It is claimed that hydrogen fuel cells could be of the most important alternative technologies of future transport with current applications already visible. In fact, some scientists suggest that in 20 or 30 years from now hydrogen-powered, fuel efficient vehicles will be mass produced and utilized to respond to energy demands of the 21st century.
Hydrogen is the simplest and most abundant element in the universe. However, it does not come as an existing energy source like fossil fuels, but it is an energy carrier as it is produced first and following this process it is stored, similar to a battery. Since 2014, 95% of hydrogen is made from methane. The process to produce it involves using renewable sources, however it is expensive. Integrated wind-to-hydrogen plants, and using electrolysis of water to break down the H2O molecules have been amongst the technologies explored to deliver low enough costs and great enough qualities to compete with traditional energy sources. An alternative source to extract hydrogen is natural gas, which incorporates naturally occurring hydrocarbons. The procedure to separate the hydrogen in the gas from the carbon is called steam reformation and it is at present the most common method of large scale production of hydrogen, making it the most optimum solution for getting the hydrogen for fuel cell vehicles in any mass production. On the downside of this process however is that it uses fossil fuels — the natural gas – therefore it makes it the worst possible source for hydrogen if we intend to avoid depleting fossil fuel reserves.
How do hydrogen-powered vehicles work?
Hydrogen vehicles use hydrogen as the onboard fuel for motive power. Ranging from space rockets to automobiles, these hydrogen powered vehicles function either by burning hydrogen in an internal combustion engine or by reactions of hydrogen with oxygen in a device called a fuel cell. The latter is responsible for converting hydrogen to electricity, giving off heat and water. In this sense, it has been claimed that deployment of hydrogen vehicles could lead to decrease in the numbers of emissions from greenhouse gases and ozone precursors. In this sense, hydrogen cars have been proposed as fuel-efficient, eco-friendly, and green driving.
What are the challenges?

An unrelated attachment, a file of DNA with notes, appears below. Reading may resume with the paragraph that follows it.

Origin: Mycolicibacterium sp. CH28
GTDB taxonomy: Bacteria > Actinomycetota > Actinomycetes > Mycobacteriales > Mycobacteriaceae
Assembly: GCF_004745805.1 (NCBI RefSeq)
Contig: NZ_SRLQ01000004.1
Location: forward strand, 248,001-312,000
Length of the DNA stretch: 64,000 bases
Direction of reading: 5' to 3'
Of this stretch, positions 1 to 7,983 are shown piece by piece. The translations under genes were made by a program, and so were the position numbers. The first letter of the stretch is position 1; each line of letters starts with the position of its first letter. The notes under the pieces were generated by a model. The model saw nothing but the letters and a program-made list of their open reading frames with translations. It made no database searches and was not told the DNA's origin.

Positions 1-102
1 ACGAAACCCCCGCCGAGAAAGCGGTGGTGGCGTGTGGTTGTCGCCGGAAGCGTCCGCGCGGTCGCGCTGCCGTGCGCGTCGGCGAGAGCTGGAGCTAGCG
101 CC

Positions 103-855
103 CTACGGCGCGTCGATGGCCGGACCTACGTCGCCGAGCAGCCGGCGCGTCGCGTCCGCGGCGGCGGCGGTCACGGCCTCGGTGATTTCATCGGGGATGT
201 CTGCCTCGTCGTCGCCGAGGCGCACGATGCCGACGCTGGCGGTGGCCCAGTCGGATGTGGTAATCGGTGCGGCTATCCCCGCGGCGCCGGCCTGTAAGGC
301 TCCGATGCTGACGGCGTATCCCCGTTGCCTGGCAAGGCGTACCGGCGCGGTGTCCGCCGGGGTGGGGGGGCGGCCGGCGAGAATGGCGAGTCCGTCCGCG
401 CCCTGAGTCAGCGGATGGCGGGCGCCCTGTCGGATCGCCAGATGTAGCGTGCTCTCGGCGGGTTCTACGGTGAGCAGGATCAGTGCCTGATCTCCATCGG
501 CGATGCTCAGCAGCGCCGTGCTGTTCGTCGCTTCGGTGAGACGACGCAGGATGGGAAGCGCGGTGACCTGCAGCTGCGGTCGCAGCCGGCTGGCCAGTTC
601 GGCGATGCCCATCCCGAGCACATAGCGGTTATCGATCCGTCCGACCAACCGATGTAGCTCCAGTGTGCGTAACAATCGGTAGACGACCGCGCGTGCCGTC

Any mass implementation of hydrogen-powered vehicles for transportation must first overcome certain challenges that fall into three categories: the first relates to the costs of developing the technology, the second on difficulties and dangers with hydrogen storage and the third on whether it is true or not that hydrogen is a “non-polluting technology”.
Developing hydrogen technology is not a simple task and thus it is quite expensive as it requires apart from the need to design and develop the fuel cells and the cars, also to develop an infrastructure to support these vehicles. Adding to this the extremely high costs to buy the car, it is no strange that these vehicles are currently for lease, not for sale.
The second concern in a vast utilization of hydrogen-powered transport is storage. Hydrogen is a gas and spreads out which means that squeezing it to a reasonable size to fit in a car is not an easy task. Even more, when hydrogen gets warm, further expands and it is therefore essential for the tanks to vent the hydrogen at times from the car. And hydrogen is highly flammable, so it should not be exposed to high temperatures.
The last problem or dilemma relates to whether hydrogen is actually not polluting the atmosphere. Although a hydrogen fuel cell produces only heat and water as exhaust, the procedures used to create the hydrogen as not as innocent. Electrolysis uses electricity and that electricity will often come from plants that burn coal, a highly polluting source. And when hydrogen is extracted from natural gas, it produces carbon emissions, which is exactly what we’re trying to avoid by using hydrogen in the first place.
What the research shows
Responding to the calls for a hydrogen economy, several companies are investigating technologies that might exploit the potential of hydrogen energy particularly in the motor industry. Several fleets of hydrogen fuel cell vehicles have emerged as a result since 2013, including Chevrolet Equinox Fuel Cell, Honda FCX Clarity, Hyundai ix35 FCEV and Mercedes-Benz B-Class F-Cell. In another field, that of space industry, NASA has already used hydrogen to launch space shuttles into space.
Despite several issues identified with the use of hydrogen powered vehicles, it is thought that these barriers will be overcome even if it takes several years. For others, any wide scale consumption of hydrogen vehicles is detouring from more readily available solutions such as hybrid electric vehicles and in addition it is far from the near future. It is therefore remained to be seen whether the energy demands for the transportation industry will be covered by hydrogen-powered fuel cells.